If you're going to go to a gastroenterologist for the endoscopy/biopsies do not stop eating gluten yet. After testing is done and your celiac diagnosis is confirmed here are some suggestions to get you started with the diet: If you're currently on a meat, potato, and veggies diet then relax because this is gonna be easy. If not you might want to switch to a meat, veggies, and potatoes diet at least for a while. So here's what I found out regarding food: Note: insert the words "gluten free" in every item mentioned as some of the companies also sell non gluten free stuff. It's tedious to write that phrase all the time. Get a chest freezer to store all of your frozen gluten-free foods. Makes things easier. Bread: - Canyon bakehouse without question is the most realistic tasting bread. They have white, fake rye, multigrain and bagels (the bagels are fantastic). - Schar baguettes are decent. - Katz makes an English muffin that, after toasted, reminds me of a real one provided it has stuff on it like butter. I think that's the brand. - Etalia has a good boule if you prefer artisan bread. (Colorado) Pizza crust: - Schar makes a good thick and chewy crust. - Udis makes a good thin and crispy crust. - Etalia makes a great New York crust. (Colorado) Pasta: - Barilla makes the best pasta. Tastes like normal pasta. Spaghetti cooks the best. Flour: - Pamelas all-purpose flour is great for making gravy and batter for fried foods. Cereal: - Envirokidz Gorilla Munch cereal is a yummy equivalent to corn Pops. Cookies: - Goodie Girl mint slims - fantastic girl scout mint cookie equivalent - Kinnikinnik makes a decent Oreo equivalent. - Kinnikinnik makes a good nilla wafer - Mi Del makes a great ginger snap. Cake: - Betty Crocker chocolate cake mix tastes the same, but you have to get the cooking time exactly right. It is a very small window of time. Too long and it's too dry. - Udi's blueberry muffins after 8 seconds in the microwave are addicting - Katz chocolate donut holes are fabulous Frozen meals: - Udi's Chicken Florentine is addictive and Broccoli Kale lasagna is a good white lasagna. Restaurants (not from personal experience, just from research) - Chinese – PF Changs. Employees are supposedly trained in gluten free. - Burgers – In N Out. The only thing here that is not gluten free are the buns so it is very easy for them to do gluten free. They are also trained in it. They are only out west. Road Trip! - Outback steakhouse. Employees are supposedly trained in gluten free. How good they are depends on where you live. If you are willing to cook from scratch it's fairly easy to make a good gluten free equivalent to your favorite foods.
  15. 1 point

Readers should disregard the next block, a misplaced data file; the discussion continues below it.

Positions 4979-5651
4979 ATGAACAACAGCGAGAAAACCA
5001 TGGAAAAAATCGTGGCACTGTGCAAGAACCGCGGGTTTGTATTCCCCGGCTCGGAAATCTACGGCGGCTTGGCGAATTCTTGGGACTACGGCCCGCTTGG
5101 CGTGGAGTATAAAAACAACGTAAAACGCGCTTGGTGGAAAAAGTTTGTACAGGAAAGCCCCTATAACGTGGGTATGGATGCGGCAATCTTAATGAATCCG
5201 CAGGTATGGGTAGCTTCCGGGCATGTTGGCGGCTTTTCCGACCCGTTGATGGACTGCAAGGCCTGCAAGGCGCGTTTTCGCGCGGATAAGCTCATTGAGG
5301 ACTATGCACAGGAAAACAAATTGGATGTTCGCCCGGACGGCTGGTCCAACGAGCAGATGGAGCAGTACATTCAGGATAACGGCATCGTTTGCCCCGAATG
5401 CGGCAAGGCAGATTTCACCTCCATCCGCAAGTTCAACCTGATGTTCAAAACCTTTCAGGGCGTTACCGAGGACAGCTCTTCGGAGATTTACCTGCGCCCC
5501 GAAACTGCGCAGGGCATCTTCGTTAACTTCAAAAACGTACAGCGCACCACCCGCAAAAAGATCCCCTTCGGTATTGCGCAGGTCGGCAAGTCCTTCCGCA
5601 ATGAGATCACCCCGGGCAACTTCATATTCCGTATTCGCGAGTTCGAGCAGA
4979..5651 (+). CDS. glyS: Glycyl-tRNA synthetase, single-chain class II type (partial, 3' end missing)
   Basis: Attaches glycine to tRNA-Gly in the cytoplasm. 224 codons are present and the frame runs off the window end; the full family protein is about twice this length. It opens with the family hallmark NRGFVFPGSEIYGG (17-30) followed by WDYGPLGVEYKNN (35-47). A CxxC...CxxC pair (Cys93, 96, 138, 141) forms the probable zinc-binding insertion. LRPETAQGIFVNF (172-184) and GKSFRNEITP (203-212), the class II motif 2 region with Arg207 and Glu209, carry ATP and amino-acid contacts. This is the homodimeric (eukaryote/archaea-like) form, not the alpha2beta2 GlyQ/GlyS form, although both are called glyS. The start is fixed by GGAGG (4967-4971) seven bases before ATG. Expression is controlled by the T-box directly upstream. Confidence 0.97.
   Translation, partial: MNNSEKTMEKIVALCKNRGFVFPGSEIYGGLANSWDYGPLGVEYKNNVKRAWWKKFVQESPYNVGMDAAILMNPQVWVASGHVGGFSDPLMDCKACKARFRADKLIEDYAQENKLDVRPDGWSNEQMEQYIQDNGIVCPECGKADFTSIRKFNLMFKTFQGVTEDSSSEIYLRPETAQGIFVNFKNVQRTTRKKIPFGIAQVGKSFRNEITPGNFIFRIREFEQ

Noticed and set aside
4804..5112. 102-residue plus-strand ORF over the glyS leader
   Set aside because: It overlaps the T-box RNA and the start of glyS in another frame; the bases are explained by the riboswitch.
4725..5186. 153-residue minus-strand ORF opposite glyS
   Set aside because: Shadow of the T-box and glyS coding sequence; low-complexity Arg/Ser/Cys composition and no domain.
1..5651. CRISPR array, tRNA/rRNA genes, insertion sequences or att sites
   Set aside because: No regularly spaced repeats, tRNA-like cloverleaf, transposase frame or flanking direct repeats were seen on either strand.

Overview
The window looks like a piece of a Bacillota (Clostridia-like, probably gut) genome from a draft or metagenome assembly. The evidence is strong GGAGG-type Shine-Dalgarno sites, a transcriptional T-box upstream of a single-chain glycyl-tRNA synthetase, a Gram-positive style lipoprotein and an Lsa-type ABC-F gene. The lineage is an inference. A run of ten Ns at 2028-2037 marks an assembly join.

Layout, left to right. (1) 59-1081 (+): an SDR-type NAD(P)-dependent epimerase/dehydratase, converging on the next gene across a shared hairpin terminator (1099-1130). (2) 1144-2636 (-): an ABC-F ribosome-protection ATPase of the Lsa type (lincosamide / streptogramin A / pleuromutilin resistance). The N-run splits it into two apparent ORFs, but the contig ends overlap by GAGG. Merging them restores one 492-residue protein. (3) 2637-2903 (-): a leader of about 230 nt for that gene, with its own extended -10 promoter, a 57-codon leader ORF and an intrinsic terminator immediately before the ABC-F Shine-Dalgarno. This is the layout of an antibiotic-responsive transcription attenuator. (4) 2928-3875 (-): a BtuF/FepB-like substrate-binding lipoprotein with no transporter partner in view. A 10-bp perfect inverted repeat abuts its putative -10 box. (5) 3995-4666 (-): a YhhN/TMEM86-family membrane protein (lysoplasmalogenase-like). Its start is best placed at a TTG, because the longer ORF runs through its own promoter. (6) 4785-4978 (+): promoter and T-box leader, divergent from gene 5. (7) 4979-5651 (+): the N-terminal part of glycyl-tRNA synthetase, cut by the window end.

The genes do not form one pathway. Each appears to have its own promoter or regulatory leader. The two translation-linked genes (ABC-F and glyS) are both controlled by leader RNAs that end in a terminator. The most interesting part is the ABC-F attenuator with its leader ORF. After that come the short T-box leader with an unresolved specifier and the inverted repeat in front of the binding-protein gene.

Allrighty then, let's do a little detective work here. Firstly, if you dig into the references listed for the link cyclinglady posted - this one: https://medlineplus.gov/ency/article/001480.htm You will find they have all been picked up from earlier articles/publishings of studies. For example, let's follow the trail of the second reference listed since it is also a US Govt. listing. This is the one I'm talking about: Cardones AR, Hall RP III. Pathophysiology of dermatitis herpetiformis: a model for cutaneous manifestations of gastrointestinal inflammation. Immunol Allergy Clin North Am. 2012;32:263-74. PMID: 22560139 www.ncbi.nlm.nih.gov/pubmed/22560139. Note the year on that reference. It is listed as 2012. The link at the end of that reference leads you to here: https://www.ncbi.nlm.nih.gov/pubmed/22560139?_ga=1.201277867.466001716.1476489003 If you look at the top, you will see the date listed as May 2012. But wait.....that date of May 2012 is only the date it was published in PubMed.gov. So let's Google & see where this thing actually comes from. We Google the title of the study: Pathophysiology of dermatitis herpetiformis: a model for cutaneous manifestations of gastrointestinal inflammation Ah, we see the second 2 listings there have dates of 2011. So we continue to follow the paper trail. Let's click on the second on there. This is what we get: http://www.derm.theclinics.com/article/S0733-8635(11)00038-6/abstract We look at the top & see this study was published in July of 2011; 10 months prior to the listed reference in the ncbi link originally listed. So we know that this article was written sometime prior to July of 2011. Why is the dating of this important? In this particular case, it is very important because of the subject of the OP's question & the contention of her doctors which is that you can have dh without celiac. The date is important because new guidelines were established for nomenclature & classification of celiac disease in 2012. Prior to that time, there was a certain amount of doubt that dermatitis herpetiformis was seen strictly in celiac disease alone. As research became available then it was widely determined that dh does indeed occur only in celiacs. See this for evidence of when they changed the guidelines. https://bmcmedicine.biomedcentral.com/articles/10.1186/1741-7015-10-13 The Chicago Celiac Disease Center states that dh IS celiac disease in no uncertain terms. It doesn't get any more cut & dried than this: http://www.cureceliacdisease.org/faq/what-is-dermatitis-herpetiformis-dh/ http://www.cureceliacdisease.org/faq/can-a-skin-biopsy-for-dermatitis-herpetiformis-dh-confirm-celiac-disease-or-is-an-endoscopy-still-needed/ I might mention that up until the new guidelines came out; a diagnosis of celiac in regards to dh required a positive dh biopsy AND a positive endoscopic biopsy or positive blood work. With he new guidelines in 2012, they dropped the other requirements and all that is required is a positive dh biopsy. And finally, there is this research that I did back in August of 2012. The UK link doesn't work anymore as they have an entirely new website now than they did back then.